Some people consider birthdays to be worthy of a huge celebration. And in some places, being able to celebrate having lived another full year is indeed a blessing that we often take for granted here in the States. As for me, though I do recognize that the years I have lived have indeed been a blessing, as an introvert I don’t like to make a big deal of celebrating my birthday, and certainly don’t need a huge celebration.

In the United States, despite underage drinking being a fairly common practice, commemorating one’s 21st birthday with his or her first legal alcoholic beverage is still recognized as a significant rite of passage for young adults. Many of my friends have celebrated in this way, and although I wasn’t necessarily chomping at the bit to go out for my first drink on my birthday, I wasn’t opposed to the idea of going out for a drink with some friends.

My friend Ryan and I (I will be using aliases for the sake of privacy) turned 21 during the same week in June. Although Ryan was spending the majority of his summer working out-of-state, he came home to Connecticut to celebrate his 21st birthday alongside me and some of our close friends, and although none of us really talked about it, Ryan and I were working under the assumption that some part of our birthday celebration would include going to a bar for our first drink as 21-year-olds.

Our friends decided to take us out to dinner at Chili’s; among the guests were Ryan’s sister, brother-in-law, their daughter, and a couple of our other close friends. We had a fun time with lots of laughter, good conversation, and no alcohol. But eventually, dinner began to wind down and Ryan’s sister and her family left, at which point we began to discuss where to go for a drink. This turned out to be a longer conversation than any of us were expecting.

My friend Colin is a few months older than Ryan and me. All three of us identify ourselves as practicing evangelical Christians, but even though we agree on most issues of how Christians should live, we diverge significantly on the topic of alcohol. Ryan believes that drinking alcohol isn’t problematic, so long as you don’t drink with the goal of getting drunk, and I tend to agree with him. But Colin is largely against drinking alcohol in any capacity, and although I can easily understand why he would hold this point of view, it took a long, drawn-out discussion to convince him to join us.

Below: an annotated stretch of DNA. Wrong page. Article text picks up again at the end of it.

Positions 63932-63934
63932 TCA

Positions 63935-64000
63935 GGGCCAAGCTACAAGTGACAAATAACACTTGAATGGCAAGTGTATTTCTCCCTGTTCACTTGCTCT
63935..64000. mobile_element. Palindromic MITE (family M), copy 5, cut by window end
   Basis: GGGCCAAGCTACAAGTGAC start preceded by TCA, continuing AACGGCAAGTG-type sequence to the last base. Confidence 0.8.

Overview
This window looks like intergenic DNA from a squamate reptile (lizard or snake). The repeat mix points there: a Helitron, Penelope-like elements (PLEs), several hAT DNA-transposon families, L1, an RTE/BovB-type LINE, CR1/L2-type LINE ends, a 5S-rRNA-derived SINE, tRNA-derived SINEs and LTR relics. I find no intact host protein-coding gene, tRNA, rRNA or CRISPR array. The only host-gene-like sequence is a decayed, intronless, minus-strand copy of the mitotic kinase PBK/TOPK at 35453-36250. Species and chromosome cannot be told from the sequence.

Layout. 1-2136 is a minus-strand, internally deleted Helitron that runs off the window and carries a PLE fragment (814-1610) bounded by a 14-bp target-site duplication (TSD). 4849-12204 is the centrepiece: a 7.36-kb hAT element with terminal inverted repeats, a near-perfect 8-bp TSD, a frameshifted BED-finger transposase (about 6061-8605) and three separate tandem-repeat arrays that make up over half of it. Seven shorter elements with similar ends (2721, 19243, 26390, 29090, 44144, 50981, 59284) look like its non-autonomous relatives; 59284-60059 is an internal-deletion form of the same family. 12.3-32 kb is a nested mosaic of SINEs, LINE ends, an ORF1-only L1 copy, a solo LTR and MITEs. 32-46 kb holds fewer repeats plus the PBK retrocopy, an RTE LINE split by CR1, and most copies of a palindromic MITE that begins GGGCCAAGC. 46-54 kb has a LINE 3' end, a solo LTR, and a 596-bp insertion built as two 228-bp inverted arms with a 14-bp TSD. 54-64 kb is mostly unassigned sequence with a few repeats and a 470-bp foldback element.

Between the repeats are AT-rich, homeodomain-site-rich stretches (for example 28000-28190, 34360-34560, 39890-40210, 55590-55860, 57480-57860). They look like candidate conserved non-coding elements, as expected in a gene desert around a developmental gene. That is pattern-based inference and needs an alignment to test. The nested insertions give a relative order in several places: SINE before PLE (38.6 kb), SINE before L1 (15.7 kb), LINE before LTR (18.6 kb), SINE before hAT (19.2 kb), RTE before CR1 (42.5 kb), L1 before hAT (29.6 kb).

I come from a family that doesn’t always drink responsibly, and I have seen the effects of drunkenness firsthand. Although getting drunk may be a goal of some people consuming alcohol, I personally don’t want any part of it, and I have known for a couple of years that I would never drink in the presence of someone whom I know has abused alcohol before, or who might be more susceptible to some of its negative effects.

I remember during our conversation that it was really just Ryan trying to convince Colin to join us; I was more indifferent on whether we went or not, although I did cast my lot with Ryan’s side of the argument. Maybe part of me wanted to be sensitive to Colin’s views, or maybe in the back of my mind I was actually still not sure of my own feelings on whether Christians should drink.

Many Christians differ in their views on whether we should drink at all; the stalemate that Ryan and I had with Colin about going to a bar was certainly not the first of its kind. But our conversation brought to light something that I really needed to be reminded of: the conversation is about a bigger topic than just alcohol.

As Christians, our concern should not be how alcohol – or anything that has the potential to be abused – affects us as individuals, since “all things are lawful, but not all things build up” (1 Corinthians 10:23). We need to look outside ourselves; we are called to “put no obstacle in anyone’s way, so that no fault may be found with our ministry” (2 Corinthians 6:3).

We shouldn’t look at refraining from certain activities as the taking away of our “rights” as individuals, whether it be in the consumption of alcohol, choices in media or clothing, etc. We should be able to refrain from certain activities willingly and joyfully, as we seek to honor God and lift up our brothers and sisters who may have struggles with those issues.

Ryan and I eventually convinced Colin to join us at the bar, after much hesitation, and he even tried some of Ryan’s beer, though I don’t expect he’ll drink again anytime soon (I would probably swear off alcohol altogether if my first drink had been dark ale like the one he tried). We were able to enjoy each other’s company, and drink responsibly as brothers in Christ without considering it an obstacle to our faith.